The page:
AS: Uh huh.
BG: So for the long-term, fantastic company to hold.
AS: Alright, in the short-term, or maybe a long-term play as well, HEICO Corp. Now this is your play on Boeing, right?
BG: That’s right. Yeah. So, HEICO makes airplane replacement products. They’re a certified dealer of these things.
AS: You happy with this return?
BG: Again it doesn’t-
AS: I know.
AS: But you’ve got to enjoy-
BG: You know what, I’ll take it.
BG: But it doesn’t really matter. Again, we’ve got to look over 10 years and see what the 10 year chart looks like. Uh, it actually happened that it popped the day after I was on, so it just, just read my mi-
AS: (Laughs) Hey, you’re honest. We’ll take that, we’ll take that.
BG: Yeah, yeah. So, so with HEICO what you’re getting is exposure to all of these planes that are coming back into the fleet. So the Max 8’s been out, and now all these planes are coming back in, because there are still routes that need to get flown. So this over the long-term has been a very strong company. They also have an electronic technologies group that doesn’t deal with replacement parts, it actually deals with space. So, as the Jeff Bezoses and the Elon Musks of the world think about space travel, they’re going to end up using HEICO products in their whatever spacecraft or aircraft tend to look like-
AS: Don’t forget Raul or was it Richard-
BG: And, Richard Branson, of course. Yeah with chimef.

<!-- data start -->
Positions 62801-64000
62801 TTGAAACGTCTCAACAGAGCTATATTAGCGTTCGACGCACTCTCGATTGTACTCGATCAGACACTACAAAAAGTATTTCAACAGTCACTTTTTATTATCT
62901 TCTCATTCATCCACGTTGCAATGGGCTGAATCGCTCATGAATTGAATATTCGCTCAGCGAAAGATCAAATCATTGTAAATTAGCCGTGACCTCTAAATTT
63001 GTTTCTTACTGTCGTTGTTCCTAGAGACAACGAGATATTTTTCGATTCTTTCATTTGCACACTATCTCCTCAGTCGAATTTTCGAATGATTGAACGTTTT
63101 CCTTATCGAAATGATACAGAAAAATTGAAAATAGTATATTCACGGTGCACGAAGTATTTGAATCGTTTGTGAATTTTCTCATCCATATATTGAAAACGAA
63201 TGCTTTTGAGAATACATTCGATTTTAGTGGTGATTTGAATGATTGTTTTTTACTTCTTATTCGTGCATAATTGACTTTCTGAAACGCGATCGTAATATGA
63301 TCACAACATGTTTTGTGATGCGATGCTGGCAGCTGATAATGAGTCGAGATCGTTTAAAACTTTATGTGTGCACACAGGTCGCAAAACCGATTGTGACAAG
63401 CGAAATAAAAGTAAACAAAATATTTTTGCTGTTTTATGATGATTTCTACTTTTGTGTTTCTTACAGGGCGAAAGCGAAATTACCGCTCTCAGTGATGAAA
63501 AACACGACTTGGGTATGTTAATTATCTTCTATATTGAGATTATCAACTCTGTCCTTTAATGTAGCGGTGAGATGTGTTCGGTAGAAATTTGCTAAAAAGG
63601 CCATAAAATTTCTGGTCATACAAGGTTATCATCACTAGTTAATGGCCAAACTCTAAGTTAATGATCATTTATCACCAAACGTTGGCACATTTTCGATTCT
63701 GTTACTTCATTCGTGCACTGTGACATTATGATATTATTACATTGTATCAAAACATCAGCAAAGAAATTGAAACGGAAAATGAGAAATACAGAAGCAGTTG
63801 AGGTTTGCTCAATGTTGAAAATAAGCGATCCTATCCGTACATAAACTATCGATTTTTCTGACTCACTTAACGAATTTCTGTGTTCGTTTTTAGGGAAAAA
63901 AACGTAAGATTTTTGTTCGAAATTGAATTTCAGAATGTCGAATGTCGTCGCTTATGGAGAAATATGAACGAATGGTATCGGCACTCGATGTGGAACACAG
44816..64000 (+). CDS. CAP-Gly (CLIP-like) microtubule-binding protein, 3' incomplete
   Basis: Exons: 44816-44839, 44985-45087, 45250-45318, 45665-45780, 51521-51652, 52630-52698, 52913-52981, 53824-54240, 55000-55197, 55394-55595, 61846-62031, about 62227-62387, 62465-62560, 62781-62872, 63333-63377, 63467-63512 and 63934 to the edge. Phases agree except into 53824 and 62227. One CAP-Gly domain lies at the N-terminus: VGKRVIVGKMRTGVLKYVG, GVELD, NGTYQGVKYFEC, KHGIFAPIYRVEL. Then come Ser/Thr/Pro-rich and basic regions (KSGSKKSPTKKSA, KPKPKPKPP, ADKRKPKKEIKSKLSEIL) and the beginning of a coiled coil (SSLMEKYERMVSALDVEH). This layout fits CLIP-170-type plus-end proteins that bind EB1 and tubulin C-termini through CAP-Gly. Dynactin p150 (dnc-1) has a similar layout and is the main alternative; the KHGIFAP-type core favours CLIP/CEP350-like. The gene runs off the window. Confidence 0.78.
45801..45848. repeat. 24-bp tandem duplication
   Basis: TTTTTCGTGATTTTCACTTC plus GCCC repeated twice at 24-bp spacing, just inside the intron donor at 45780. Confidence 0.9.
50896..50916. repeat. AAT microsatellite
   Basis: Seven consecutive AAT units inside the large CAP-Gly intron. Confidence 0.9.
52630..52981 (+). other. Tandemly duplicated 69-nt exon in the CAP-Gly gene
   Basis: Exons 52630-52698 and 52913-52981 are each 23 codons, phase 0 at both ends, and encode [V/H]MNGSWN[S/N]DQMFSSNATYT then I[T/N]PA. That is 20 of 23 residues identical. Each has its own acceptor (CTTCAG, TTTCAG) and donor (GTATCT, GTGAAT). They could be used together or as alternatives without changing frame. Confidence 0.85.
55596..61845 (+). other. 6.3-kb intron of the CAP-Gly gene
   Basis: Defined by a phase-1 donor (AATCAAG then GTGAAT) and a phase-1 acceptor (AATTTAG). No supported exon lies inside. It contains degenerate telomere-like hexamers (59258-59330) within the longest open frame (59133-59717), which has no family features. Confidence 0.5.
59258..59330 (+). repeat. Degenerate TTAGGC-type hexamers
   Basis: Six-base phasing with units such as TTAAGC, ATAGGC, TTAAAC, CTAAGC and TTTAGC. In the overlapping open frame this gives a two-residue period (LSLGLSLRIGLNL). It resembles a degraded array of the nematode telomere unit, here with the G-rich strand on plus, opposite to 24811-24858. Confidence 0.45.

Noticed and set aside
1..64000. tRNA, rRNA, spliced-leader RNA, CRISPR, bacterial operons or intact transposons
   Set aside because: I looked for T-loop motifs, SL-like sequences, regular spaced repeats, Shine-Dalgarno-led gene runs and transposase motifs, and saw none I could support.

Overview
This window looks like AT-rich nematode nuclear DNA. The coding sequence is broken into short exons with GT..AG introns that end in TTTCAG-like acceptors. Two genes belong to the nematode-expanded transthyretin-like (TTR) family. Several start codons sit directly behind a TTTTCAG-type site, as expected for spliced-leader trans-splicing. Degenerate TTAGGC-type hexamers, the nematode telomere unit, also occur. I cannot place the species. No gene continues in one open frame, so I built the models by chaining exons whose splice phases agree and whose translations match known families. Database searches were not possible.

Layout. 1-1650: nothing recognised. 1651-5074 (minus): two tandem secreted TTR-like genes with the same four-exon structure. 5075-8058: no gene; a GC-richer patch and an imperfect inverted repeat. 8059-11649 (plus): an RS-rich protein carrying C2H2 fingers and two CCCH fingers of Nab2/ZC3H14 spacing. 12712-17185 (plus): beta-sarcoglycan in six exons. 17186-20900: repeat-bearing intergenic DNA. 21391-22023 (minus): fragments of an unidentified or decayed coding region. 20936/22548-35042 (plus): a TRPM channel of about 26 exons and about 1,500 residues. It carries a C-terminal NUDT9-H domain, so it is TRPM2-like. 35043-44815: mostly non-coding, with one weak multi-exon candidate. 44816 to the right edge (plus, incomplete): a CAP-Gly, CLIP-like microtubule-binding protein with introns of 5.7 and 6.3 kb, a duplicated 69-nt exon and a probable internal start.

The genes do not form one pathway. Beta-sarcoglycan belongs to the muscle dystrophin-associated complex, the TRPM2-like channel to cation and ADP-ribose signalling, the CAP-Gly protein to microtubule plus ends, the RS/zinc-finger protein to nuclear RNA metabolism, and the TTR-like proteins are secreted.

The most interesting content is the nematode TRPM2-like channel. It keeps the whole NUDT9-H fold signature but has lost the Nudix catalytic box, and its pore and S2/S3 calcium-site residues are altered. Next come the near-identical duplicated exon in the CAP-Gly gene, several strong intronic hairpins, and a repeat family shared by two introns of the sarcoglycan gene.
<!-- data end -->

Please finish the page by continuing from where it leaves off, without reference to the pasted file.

AS: Isn’t he the one who’s first? Seems like he’s first to plate there.
BG: Yeah, right, yes. Those-
AS: But you never know, it’s a tight race. It’s interesting.
BG: They’ll all need HEICO at some point.
AS: (Laughs) There you go. All right, let’s round this out with HDFC Bank, it trades in New York.
BG: Yup, so this is-
AS: Now this one you made, okay you’re in the water a little bit, by about 6%, do you own this? Still?
BG: Yes. Yup. Yeah for sure, again-
AS: This is a long-term play? Yup.
BG: Ten to 20 years, right? So what we’re looking here is at the growth in India. The overnight rate in India has come down, but it’s still above 6%, relative to 2 and change where it is in Canada and the U.S. It’s the- India is the second most populated nation in the world. They’re only about 70 million people behind China. And they’re expected to eclipse China, I think it’s in the next two to three years. So, what’s happening is there’s a lot of people moving from the countryside into the city. As people move from the more rural agrarian lifestyle into this sort of urban or suburban lifestyle-
AS: Especially where the tech centers are located. Right? Yeah.
BG: Exactly. Nearby Delhi. They need to get banked. So, they need to go to a bank, there’s going to be deposits there, again, over the long-term, this is a great company, this is something that people should really think about. You know, instead of adding your fifth bank into your portfolio, your fifth Canadian bank, get something international. HDFC is a great way to go on that.
AS: That’s an interesting play because I—and I don’t know the stats offhand— but with respect to India, there’s still like a significant portion of people, and I guess a lot of them are rural-based so that makes sense, that don’t even have access to a bank right now. And I think under a second mandate Prime Minister Narendra Modi, that’s what he’s really trying to change. He’s trying to eradicate the black money situation and really get some more uh, transparency if you will, and get folks who are hiding their money under their mattresses to get to a bank.
BG: Right. And who stands to benefit from that? You know, HDFC is the second largest bank behind ICICI, so they’re you know, front and center with the political agenda there.
AS: All right, so you get a banking play, and you get an emerging markets play. Kind of a two-fer as we say, maybe even a three-fer. All right, Brett, thank you so much for that, we’re going to take a break here on Market Call Tonight. We’re going to be coming back with Brett Girard and your phone calls. 1 (855) 326-6266.